A chemical can be stored within one or more of the voids which, when breached by the wearing of the fixed abrasive pad, releases the chemical therein to the polishing environment. The chemical released from the breached void can be selected to effect a change in the chemical environment of the polishing operation, such as a change that would halt the chemical polishing upon the polished substrate. Alternatively, the chemical released from the breached void can be selected to effect a change in color of the fixed abrasive pad itself. As a further alternative, a friction-reducing lubricant can be stored in the one or more voids. There will be a detectable change in the torque load on the rotating fixed abrasive pad when the lubricant is released from one or more breached voids in the fixed abrasive pad.
Where the one or more voids within the fixed abrasive pad is empty, an audible "chirping" sound from the fixed abrasive pad is produced by fluids such as air that are forced into the one or more voids by the polishing operation, similar to operational principles of a whistle.
The positioning and placement of the one or more voids can be optimized to facilitate a calculation as to the remaining useable life of the fixed abrasive pad. As such, the visual and/or audible diagnostic resulting from the breach of the one or more voids serve to notify an operator of a polishing machine when to remove the fixed abrasive pad from the polishing surface. The proper time to remove a worn-pad detected pad is based upon a calculable remaining time that the fixed abrasive pad is capable of polishing the surface so as to yield a uniform polishing of a polished surface.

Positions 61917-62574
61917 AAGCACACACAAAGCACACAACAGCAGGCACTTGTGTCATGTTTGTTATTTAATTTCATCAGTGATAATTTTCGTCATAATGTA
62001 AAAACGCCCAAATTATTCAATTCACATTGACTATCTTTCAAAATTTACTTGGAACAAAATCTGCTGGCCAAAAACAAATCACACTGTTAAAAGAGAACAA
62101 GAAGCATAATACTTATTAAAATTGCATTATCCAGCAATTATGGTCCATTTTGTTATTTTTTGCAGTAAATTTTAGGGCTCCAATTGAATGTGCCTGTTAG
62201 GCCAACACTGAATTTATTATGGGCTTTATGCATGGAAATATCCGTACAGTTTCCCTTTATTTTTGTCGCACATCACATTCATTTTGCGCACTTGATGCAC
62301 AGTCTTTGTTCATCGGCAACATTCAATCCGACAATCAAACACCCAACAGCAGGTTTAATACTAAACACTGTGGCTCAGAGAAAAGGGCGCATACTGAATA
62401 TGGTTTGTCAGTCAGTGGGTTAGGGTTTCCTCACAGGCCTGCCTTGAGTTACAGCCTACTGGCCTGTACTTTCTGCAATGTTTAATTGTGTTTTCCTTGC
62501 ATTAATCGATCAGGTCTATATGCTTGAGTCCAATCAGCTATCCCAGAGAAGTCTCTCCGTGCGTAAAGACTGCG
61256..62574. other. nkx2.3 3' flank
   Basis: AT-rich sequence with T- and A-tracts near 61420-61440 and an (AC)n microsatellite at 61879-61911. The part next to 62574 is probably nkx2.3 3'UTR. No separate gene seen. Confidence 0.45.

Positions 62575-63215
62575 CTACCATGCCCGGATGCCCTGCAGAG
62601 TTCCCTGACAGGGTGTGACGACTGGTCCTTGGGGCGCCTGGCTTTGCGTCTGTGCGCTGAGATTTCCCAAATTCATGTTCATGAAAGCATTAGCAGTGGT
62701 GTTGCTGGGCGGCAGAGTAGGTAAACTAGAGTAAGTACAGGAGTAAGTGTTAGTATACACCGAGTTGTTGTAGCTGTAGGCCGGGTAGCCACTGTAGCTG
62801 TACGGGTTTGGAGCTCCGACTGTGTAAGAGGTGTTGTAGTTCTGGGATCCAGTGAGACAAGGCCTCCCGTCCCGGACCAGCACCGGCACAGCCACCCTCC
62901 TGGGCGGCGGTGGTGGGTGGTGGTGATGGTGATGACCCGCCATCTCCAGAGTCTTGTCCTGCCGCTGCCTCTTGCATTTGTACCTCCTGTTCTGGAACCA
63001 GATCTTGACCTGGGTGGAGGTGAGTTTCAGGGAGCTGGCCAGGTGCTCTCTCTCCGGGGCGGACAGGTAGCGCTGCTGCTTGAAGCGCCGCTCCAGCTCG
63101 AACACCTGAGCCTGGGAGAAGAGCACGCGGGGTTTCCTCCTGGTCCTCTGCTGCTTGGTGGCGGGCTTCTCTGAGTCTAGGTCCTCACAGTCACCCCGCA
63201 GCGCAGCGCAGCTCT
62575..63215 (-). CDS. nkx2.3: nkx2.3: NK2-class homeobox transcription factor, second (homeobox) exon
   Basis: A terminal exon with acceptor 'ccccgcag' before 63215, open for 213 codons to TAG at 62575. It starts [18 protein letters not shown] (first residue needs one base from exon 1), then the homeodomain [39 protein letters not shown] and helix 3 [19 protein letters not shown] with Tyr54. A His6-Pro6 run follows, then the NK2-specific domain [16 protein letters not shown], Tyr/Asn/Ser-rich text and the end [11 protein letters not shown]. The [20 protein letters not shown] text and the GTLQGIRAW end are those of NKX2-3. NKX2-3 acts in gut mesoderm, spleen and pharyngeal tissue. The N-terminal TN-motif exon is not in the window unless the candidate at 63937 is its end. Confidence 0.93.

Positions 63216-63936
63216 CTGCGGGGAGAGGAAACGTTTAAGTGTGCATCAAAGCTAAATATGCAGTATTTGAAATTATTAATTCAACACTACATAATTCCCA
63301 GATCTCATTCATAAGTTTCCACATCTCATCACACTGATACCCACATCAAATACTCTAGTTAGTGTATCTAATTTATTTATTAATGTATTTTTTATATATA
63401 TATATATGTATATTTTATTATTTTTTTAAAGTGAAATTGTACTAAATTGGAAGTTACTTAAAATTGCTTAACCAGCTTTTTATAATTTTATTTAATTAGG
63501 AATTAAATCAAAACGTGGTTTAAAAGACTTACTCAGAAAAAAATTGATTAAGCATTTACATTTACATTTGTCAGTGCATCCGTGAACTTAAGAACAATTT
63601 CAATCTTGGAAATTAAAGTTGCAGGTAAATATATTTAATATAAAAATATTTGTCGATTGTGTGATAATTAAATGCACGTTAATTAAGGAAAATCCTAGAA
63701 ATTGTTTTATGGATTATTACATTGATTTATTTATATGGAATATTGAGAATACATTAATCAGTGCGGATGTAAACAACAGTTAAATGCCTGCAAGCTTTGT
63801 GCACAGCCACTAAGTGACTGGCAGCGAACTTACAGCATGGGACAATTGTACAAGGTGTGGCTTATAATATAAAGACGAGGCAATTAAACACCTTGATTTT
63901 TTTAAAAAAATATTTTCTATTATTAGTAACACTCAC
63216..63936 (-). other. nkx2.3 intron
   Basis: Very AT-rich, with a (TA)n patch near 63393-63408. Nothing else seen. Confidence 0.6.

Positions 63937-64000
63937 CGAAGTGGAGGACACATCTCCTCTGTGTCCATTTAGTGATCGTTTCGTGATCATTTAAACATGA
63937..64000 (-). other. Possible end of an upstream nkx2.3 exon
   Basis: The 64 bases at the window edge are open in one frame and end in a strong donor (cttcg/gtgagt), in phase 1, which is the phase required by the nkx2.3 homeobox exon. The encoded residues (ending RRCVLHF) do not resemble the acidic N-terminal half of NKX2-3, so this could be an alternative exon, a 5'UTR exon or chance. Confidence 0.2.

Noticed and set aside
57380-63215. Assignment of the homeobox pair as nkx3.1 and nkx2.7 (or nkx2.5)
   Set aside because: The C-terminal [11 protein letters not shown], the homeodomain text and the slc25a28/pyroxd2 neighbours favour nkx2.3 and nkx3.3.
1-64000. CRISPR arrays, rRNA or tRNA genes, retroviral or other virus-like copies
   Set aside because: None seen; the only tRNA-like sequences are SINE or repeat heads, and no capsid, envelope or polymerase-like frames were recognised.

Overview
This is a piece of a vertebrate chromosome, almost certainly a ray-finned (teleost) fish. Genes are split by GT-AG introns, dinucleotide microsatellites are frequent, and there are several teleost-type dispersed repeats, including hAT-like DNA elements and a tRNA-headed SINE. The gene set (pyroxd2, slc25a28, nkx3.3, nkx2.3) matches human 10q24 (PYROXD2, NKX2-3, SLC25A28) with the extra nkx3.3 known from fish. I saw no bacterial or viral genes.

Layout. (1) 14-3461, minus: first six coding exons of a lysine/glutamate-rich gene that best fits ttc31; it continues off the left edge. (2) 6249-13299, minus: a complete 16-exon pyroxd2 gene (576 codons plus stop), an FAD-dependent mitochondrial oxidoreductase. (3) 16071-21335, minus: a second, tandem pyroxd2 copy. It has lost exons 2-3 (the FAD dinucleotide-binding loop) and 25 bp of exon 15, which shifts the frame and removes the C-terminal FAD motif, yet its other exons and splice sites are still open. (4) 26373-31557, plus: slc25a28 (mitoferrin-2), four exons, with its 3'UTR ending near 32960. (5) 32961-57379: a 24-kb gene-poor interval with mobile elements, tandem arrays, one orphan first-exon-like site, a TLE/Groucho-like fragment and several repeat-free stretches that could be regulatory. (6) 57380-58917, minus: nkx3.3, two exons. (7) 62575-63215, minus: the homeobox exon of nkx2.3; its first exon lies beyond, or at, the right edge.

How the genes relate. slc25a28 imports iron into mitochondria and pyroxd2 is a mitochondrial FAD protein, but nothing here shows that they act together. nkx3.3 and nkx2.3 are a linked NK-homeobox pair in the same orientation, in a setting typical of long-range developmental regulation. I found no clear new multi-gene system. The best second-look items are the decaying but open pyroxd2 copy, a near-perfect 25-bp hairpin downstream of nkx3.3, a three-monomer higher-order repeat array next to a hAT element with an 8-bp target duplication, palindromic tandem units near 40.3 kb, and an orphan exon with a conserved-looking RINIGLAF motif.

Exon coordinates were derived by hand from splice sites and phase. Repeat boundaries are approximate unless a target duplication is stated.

Because polishing pads are usually of a pale color, a dyeing scheme may be employed that has a darkest pad color at a first surface of the pad, and a color progression to a lightest color and then the pale, undyed pad at a second surface of the pad. This scheme allows the operator to notice visible indicia if the pad begins polishing with the pale, undyed surface as the first polishing surface, where the darkest color shows when the pad is worn to the lowest color level. The polishing pad may be installed with the undyed, pale portion against the polishing platen if the polishing platen is a dark color. With multiple colors in the pad, limited only by the ability to dye the pad with relatively uniform spatial levels, the operator can observe characteristic topographical wear patterns in the pad and can make adjustments accordingly to prolong and optimize pad life.
The dyeing scheme can also be accomplished in which the original pale color is in the middle of the pad, and dyes are applied to both the first and the second sides of the pad. In this scheme, the same color can be applied to both sides in a manner that permeation of the dye stops before the mid point has been reached. Thus, during pad usage, the operator observes, for example, a red-pale-red pad wear progression.
When an irregular slice of polishing pad is fabricated, it is often the case that the irregular slice is undetectable to the naked eye but can be measured with a micrometer. The dyeing method of the present invention prepares a pad with both uniform thickness and uniform dye levels, even when the pad was originally irregularly fabricated. The method comprises dyeing one surface with at least one dye and attaching that surface to the polishing platen. Because the polishing platen is virtually flat, the at least one dyed level lies also virtually flat upon the platen. Conditioning is then carried out until the deepest-penetrating dyed level is uniformly exposed to the operator. In this way the operator knows that a virtually planar polishing pad upper surface has been achieved, and the operator can perform polishing in a way that allows for use of the entire pad surface uniformly.
With a virtually planar pad upper surface, the operator can also adjust the article to be polished to areas on the pad that indicate less wear during the useful service life of the pad as dyed. In an alternative method, an irregularly fabricated pad is dyed on either side thereof that is to be attached to the platen or that is to be the working face. As polishing progresses, the operator observes wear patterns and moves articles being polished to pad areas that are wearing more slowly than other areas.